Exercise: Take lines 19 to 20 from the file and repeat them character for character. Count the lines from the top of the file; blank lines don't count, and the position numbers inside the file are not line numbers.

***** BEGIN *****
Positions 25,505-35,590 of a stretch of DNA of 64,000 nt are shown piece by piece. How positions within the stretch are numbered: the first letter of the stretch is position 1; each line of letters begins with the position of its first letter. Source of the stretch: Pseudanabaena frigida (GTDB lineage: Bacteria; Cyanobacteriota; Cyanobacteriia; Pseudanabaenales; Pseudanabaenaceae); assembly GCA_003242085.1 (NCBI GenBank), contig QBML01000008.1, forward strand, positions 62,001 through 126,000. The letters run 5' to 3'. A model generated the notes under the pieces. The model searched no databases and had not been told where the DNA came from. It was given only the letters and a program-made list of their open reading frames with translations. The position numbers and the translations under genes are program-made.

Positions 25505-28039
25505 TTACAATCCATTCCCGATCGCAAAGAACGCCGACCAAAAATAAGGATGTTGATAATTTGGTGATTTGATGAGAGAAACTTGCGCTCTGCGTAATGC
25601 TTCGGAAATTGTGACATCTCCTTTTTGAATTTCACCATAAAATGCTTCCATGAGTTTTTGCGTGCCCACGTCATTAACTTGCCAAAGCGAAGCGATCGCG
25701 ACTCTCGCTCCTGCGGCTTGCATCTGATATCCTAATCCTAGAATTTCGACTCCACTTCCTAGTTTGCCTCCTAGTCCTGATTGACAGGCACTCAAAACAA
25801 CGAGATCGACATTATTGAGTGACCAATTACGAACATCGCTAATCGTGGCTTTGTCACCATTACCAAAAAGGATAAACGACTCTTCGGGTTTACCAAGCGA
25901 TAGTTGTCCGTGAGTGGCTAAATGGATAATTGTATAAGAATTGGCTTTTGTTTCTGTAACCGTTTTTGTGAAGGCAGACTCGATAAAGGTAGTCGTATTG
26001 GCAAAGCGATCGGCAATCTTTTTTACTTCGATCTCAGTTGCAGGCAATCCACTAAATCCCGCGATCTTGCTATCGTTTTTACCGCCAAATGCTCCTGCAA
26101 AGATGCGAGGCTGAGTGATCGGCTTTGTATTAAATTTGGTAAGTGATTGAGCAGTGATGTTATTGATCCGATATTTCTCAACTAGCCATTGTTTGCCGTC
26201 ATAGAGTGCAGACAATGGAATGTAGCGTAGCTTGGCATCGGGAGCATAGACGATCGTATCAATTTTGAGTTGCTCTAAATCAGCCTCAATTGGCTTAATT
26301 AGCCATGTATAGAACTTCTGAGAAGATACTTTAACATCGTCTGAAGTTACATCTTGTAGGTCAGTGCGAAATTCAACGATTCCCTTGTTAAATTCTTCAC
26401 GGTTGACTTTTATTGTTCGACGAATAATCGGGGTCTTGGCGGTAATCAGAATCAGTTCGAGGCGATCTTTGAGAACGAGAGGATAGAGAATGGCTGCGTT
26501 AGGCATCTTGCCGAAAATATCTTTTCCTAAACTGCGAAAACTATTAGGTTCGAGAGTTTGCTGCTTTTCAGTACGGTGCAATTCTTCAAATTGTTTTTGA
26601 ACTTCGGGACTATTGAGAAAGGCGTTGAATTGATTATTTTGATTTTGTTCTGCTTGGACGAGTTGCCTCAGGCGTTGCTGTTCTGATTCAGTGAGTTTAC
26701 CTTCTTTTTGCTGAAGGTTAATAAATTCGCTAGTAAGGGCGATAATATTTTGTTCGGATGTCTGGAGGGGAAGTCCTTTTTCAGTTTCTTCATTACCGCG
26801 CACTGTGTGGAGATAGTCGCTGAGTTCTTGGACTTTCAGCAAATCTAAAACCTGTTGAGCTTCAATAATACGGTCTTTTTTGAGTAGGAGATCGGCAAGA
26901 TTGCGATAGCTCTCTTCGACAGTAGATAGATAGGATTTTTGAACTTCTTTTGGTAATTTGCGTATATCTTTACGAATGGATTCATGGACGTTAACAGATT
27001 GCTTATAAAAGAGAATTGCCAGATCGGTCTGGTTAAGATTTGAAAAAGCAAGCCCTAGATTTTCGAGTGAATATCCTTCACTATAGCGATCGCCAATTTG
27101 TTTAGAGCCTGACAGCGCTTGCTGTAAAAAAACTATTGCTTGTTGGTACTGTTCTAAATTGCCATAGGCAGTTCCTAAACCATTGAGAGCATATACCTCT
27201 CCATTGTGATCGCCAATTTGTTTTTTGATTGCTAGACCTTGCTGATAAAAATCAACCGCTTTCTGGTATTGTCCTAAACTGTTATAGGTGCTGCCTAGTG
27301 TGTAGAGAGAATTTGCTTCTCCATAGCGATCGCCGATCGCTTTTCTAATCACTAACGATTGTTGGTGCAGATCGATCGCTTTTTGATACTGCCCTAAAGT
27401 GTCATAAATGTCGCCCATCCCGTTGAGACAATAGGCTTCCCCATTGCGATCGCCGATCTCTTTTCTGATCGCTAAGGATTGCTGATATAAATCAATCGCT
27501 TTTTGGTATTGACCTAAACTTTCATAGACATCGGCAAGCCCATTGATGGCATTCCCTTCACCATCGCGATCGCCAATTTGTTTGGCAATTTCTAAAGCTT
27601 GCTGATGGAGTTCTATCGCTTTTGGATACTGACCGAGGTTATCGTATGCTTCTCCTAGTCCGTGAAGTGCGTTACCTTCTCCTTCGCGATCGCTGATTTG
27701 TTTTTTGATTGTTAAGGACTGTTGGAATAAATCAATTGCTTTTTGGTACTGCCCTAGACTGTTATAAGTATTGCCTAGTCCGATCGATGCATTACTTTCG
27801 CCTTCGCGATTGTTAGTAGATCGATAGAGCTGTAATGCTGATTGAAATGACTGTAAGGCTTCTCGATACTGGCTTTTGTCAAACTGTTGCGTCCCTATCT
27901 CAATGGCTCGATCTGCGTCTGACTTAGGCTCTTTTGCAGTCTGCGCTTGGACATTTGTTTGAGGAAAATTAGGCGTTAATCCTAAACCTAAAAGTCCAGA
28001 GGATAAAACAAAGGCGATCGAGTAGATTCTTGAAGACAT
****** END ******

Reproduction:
27101 TTTAGAGCCTGACAGCGCTTGCTGTAAAAAAACTATTGCTTGTTGGTACTGTTCTAAATTGCCATAGGCAGTTCCTAAACCATTGAGAGCATATACCTCT
27201 CCATTGTGATCGCCAATTTGTTTTTTGATTGCTAGACCTTGCTGATAAAAATCAACCGCTTTCTGGTATTGTCCTAAACTGTTATAGGTGCTGCCTAGTG